Belgium (Brussels Morning Newspaper) NATO members will agree on a massive increase in the number of combat-ready troops from the current 40,000 to more than 300,000, and will adopt a new strategic document describing Russia as a direct threat.
Alliance Secretary-General Jens Stoltenberg announced the news speaking in Brussels on Monday, ahead of a summit to be held on 28 June in Madrid. “Russia has walked away from the partnership and the dialogue that NATO has tried to establish with Russia for many years,” said Stoltenberg. “They have chosen confrontation instead of dialogue. We regret that – but of course, then we need to respond to that reality.”
The NATO Response Force (NRF) – a high-readiness force comprising of land, air, sea and special forces units – can currently tap up to 40,000 troops, and can, in theory, be deployed anywhere in the world within weeks. A special “spearhead” segment, dubbed the Very High Readiness Joint Task Force is envisioned as being able to deploy within 48 hours of receiving an order, with the remainder of the forces deploying following the VJTF.
NRF suffered from years of neglect due to a lack of enthusiasm and political will of NATO member states to actually maintain it as a combat-ready force. It was challenged by chronic equipment and personnel shortages, and often branded as a failure.
Following the Russian invasion of Ukraine, NATO planners and members states reignited the idea of the NRF and put the group on alert for possible deployment to Europe, with the NRF eventually activated and some of its current units forward deployed to Germany and NATO countries bordering Ukraine.
On Monday, Stoltenberg announced that the alliance would raise the overall number operating as part of the NRF to “well over 300,000”, almost increasing the size of the NATO rapid reaction forces by an order of magnitude.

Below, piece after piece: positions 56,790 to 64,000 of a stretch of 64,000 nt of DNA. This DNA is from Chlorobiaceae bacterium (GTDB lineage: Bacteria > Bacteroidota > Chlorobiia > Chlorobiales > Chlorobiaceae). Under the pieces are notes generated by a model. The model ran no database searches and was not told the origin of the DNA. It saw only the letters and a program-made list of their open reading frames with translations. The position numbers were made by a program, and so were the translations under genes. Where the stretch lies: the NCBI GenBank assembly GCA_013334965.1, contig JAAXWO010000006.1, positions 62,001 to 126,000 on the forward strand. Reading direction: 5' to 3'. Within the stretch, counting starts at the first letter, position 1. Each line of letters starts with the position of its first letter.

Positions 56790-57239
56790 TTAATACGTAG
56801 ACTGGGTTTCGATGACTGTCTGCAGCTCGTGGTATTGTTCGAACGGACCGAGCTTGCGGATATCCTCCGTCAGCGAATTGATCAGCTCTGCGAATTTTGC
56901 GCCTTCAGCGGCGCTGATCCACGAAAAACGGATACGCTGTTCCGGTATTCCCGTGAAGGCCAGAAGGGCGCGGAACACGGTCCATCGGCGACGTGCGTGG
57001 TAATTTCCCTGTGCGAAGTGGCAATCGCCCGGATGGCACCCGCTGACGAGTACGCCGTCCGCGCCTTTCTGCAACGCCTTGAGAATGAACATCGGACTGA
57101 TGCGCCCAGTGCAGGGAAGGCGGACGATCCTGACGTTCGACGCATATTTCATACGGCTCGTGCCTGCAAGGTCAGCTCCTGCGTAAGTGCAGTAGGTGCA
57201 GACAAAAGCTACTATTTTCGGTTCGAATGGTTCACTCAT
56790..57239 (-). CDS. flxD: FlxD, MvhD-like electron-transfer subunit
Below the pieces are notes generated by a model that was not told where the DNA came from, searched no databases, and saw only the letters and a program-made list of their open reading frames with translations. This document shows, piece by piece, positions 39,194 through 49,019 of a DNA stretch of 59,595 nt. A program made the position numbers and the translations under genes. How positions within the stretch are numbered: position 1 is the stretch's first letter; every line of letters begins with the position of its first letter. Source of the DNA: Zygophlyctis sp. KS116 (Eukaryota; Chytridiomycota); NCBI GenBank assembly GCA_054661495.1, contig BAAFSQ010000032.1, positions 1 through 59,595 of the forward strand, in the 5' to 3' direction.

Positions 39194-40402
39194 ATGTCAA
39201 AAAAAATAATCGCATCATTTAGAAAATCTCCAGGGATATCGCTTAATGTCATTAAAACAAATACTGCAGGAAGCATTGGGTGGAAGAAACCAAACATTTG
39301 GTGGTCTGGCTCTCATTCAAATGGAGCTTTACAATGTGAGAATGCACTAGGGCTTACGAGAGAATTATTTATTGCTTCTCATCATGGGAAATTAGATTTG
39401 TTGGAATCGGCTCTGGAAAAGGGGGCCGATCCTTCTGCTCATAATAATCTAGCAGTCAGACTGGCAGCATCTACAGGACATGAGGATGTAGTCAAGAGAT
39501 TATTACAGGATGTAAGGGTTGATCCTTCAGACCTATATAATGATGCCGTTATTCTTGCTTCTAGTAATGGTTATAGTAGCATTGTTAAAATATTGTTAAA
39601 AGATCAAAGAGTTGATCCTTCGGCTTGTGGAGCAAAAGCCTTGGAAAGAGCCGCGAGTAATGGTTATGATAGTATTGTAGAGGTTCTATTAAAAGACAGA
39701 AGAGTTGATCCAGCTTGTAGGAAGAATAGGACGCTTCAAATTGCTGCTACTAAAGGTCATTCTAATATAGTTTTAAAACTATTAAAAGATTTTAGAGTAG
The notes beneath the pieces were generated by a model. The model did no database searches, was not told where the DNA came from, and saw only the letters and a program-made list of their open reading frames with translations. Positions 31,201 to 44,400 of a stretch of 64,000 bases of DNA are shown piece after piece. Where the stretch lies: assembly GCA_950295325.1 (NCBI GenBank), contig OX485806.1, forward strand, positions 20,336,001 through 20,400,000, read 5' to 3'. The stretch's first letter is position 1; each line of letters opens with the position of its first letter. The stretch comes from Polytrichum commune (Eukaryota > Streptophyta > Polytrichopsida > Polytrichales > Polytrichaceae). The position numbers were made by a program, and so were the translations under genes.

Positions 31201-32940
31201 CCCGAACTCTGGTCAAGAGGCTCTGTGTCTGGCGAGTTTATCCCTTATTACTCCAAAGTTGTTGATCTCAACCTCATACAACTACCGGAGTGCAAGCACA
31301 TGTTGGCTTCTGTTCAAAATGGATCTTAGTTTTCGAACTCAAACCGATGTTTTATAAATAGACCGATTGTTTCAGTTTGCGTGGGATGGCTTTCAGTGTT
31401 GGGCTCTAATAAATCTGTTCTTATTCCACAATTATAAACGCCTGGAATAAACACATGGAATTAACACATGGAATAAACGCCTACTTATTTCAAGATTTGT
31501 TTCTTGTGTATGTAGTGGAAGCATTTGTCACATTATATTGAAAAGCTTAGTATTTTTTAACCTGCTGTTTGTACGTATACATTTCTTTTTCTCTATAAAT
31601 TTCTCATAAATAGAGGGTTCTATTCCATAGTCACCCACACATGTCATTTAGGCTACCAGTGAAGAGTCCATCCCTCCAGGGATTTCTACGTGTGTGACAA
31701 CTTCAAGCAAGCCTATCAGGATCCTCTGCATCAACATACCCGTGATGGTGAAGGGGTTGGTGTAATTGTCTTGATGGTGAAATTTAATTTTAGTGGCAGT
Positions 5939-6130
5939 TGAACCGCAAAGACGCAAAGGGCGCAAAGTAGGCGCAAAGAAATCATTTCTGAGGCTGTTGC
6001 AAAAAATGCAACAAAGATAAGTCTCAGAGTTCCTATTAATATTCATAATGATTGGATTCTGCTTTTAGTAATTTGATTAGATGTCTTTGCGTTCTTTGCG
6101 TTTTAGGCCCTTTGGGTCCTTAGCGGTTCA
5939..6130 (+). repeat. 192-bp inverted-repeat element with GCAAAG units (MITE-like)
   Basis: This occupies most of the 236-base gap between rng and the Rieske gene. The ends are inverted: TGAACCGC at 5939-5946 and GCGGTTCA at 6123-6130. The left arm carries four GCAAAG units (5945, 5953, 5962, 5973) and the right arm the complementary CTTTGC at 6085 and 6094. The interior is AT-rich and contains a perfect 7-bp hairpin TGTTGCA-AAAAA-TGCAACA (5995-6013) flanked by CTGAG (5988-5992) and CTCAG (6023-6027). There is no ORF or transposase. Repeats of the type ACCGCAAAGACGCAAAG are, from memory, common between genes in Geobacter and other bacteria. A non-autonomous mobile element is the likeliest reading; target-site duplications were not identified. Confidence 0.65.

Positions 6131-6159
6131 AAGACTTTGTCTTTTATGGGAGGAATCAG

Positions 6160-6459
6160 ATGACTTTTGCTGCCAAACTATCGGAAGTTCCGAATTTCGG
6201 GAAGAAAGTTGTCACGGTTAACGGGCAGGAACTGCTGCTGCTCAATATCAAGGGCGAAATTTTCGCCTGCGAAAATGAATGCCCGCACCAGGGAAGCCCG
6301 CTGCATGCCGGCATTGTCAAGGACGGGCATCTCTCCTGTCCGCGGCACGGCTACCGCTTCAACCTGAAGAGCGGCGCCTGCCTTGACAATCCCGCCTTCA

This change will likely take place as part of NATO’s work on a new force structure, which will include various national troops put on different alter levels in order to secure a higher number of combat-ready troops available on a short notice in case of major crises – whether humanitarian or military in nature.
Stoltenberg also hinted that the alliance would update its current official stance on Moscow, which described Russia as a “strategic partner” ever since the Lisbon summit in 2010, when relations between the Kremlin and the West appeared to be thawing, and NATO actively sought to cooperate with Moscow on international security missions. “I expect the allies will state clearly that Russia poses a direct threat to our security, to our values, to the rules-based international order,” said Stoltenberg.
The Secretary-General was not overly optimistic about the prospects of reaching a quick deal on Finland’s and Sweden’s applications to join the alliance – currently opposed by Turkey which is calling for a number of political concessions from the Nordic countries. “I will not make any promises or speculate about any specific time lines, The summit has never been a deadline,” said Stoltenberg.
The alliance will also boost the number and composition of combat units deployed near NATO’s eastern borders, with its units in the Baltics planned to be upgraded to brigade level, and thousands of pre-assigned troops to stand ready in countries further west, such as Germany, prepared to offer rapid reinforcement if needed. “Together, this constitutes the biggest overhaul of our collective deterrence and defence since the Cold War,” Stoltenberg concluded.